By Pam Martens and Russ Martens: February 3, 2021 ~
There is recent evidence that the U.S. is already seeing capital flight. According to a January 24 report from the United Nations Conference on Trade and Development, China beat out the U.S. in foreign direct investment inflows last year, receiving $163 billion versus $134 billion for the U.S. That was a radical change from 2019 when the U.S. received $251 billion in foreign direct investment versus $140 billion for China.
Capital flight could accelerate this year if the craziness in Congress and Wall Street continues. Just ask yourself this, would you want to invest in a country that had scenes of a bloody attempted coup of the government featured on the front pages of newspapers around the world? Would you want to risk your savings in a stock market that has ceased to perform its two key functions: a pricing mechanism for the value of companies and efficient allocation of capital to worthy businesses and industries.
It’s not a good sign either when Saturday Night Live’s Cold Open has a better command of what’s going on in the country than the Dow Jones Industrial Average. The most recent SNL looked at “What Still Works” in the U.S. and found that the following is seriously broken:
The vetting of members of Congress as evidenced by Congresswoman Marjorie Taylor Greene’s belief that mass school shootings in Newtown, Connecticut, and Parkland, Florida, were staged, along with Greene’s previously stated belief that the California wildfires were started by “Jewish space lasers.”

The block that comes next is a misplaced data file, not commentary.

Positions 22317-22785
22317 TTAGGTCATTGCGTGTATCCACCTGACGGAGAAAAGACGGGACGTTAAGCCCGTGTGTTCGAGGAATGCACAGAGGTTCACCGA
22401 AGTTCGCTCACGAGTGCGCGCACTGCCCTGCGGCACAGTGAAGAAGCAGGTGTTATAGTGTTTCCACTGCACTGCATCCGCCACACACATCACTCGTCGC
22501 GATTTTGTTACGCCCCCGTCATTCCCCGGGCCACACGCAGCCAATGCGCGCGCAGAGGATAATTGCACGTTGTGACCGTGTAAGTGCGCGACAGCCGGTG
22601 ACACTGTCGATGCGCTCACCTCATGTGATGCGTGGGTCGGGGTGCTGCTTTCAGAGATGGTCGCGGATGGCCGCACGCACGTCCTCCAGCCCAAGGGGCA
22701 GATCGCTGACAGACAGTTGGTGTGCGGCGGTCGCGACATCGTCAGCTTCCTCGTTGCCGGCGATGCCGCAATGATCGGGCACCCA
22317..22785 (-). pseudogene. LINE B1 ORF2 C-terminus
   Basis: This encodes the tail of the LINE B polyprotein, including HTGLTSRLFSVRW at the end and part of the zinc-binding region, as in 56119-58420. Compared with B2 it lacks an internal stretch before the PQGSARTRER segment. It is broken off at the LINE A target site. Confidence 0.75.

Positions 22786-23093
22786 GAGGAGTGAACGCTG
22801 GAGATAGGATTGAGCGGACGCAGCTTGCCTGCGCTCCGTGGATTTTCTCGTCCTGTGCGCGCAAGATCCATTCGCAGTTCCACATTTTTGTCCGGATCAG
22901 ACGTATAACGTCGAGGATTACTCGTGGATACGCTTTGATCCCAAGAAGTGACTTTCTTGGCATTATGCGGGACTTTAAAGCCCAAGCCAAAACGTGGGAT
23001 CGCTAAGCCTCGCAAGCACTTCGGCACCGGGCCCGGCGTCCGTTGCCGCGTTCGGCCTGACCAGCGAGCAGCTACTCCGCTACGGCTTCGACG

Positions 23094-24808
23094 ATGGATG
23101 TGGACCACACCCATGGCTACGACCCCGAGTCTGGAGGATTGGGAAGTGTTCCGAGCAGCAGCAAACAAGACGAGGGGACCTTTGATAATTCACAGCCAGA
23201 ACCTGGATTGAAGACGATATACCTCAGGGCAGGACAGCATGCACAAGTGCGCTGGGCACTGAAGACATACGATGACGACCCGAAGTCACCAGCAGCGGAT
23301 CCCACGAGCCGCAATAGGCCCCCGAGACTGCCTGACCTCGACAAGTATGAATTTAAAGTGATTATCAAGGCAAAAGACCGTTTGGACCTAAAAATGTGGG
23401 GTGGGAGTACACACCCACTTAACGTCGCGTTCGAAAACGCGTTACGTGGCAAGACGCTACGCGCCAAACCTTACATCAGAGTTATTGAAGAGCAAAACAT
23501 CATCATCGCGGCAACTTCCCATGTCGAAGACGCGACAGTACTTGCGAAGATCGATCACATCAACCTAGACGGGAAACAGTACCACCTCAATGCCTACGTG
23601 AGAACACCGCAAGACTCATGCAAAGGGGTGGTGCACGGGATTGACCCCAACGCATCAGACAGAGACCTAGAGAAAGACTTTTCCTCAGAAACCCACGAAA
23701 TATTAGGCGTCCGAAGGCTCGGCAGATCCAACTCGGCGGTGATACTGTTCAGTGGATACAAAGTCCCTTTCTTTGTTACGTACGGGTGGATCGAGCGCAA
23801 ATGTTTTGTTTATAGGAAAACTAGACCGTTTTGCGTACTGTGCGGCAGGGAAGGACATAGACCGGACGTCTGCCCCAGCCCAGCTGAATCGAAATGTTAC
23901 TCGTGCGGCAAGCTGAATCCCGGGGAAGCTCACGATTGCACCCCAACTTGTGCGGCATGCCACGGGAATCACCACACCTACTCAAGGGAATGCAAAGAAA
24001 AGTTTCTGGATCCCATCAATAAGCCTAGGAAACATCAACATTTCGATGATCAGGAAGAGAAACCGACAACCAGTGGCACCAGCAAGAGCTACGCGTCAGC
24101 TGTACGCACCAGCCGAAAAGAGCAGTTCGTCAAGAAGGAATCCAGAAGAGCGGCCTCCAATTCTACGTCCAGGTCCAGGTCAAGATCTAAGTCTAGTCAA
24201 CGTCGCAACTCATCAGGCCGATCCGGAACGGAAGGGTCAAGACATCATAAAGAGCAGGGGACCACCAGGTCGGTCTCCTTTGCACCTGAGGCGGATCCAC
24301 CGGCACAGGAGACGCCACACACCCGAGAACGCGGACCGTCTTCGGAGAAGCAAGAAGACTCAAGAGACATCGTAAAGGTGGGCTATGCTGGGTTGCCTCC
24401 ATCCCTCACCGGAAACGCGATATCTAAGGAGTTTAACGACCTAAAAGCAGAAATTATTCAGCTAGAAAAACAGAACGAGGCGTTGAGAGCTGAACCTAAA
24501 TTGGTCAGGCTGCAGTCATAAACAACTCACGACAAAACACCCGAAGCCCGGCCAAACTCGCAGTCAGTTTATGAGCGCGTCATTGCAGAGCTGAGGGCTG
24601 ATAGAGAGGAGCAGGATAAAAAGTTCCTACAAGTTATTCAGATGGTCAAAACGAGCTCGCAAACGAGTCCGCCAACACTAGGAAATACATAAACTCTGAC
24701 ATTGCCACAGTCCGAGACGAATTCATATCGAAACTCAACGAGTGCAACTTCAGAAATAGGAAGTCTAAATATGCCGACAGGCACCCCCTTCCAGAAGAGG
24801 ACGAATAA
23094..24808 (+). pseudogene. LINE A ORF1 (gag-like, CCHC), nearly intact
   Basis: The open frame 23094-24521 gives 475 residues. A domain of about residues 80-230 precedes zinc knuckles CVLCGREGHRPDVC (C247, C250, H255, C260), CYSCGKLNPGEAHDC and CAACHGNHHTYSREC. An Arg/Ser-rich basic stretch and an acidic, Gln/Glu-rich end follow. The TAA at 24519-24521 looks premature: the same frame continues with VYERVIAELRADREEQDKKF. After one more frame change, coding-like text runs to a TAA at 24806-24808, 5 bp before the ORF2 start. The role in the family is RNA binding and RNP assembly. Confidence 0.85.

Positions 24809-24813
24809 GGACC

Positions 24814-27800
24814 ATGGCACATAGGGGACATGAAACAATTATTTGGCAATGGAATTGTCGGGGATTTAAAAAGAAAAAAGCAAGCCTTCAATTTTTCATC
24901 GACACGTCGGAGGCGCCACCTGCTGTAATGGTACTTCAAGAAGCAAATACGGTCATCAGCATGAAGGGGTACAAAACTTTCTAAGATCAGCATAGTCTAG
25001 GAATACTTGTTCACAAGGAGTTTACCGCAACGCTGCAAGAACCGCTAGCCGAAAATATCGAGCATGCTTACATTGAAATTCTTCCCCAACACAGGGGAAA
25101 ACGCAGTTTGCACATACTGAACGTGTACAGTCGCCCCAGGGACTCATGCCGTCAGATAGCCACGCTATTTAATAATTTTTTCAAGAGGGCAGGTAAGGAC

The stock market has clearly stopped functioning as an efficient pricing mechanism of value, based on GameStop’s skyrocketing share price last week having no relationship to its sagging business prospects. (GameStop runs brick and mortar video game stores in the middle of a pandemic when people are turning to online shopping in droves);
U.S. social media platforms allowing the fomenting of lies and violence;
Breakdowns in rational plans for distributing the COVID-19 vaccine to get control of the pandemic.
Of course, SNL’s job is to give Americans a good laugh at themselves but it’s becoming quite clear that the rest of the world has stopped laughing. Central banks around the world have hundreds of billions of dollars invested in the U.S. stock market and they are clearly watching the ongoing craziness on Wall Street.
GameStop’s whipsawing share price and market cap is a symptom of the multiple diseases infecting the U.S. right now, greed being one of those diseases. GameStop, which is not some over-the-counter, boiler room offering but is actually listed on the New York Stock Exchange, has moved from a market value of $1.23 billion at the beginning of this year to $22.66 billion on January 27 and back down to below $6 billion at yesterday’s close.
And, once again, this dysfunction in the U.S. is being reported in newspapers around the world as Biden’s nominee to head the Securities and Exchange Commission, Gary Gensler, can’t investigate the matter because his Senate confirmation hearing has yet to occur, a full two weeks into the Biden presidency. You can thank Senator Mitch McConnell for that bottleneck in holding up the passage of the Organizing Resolution that allows the new Senate Committee Chairs to take their seats and committee appointments to move forward.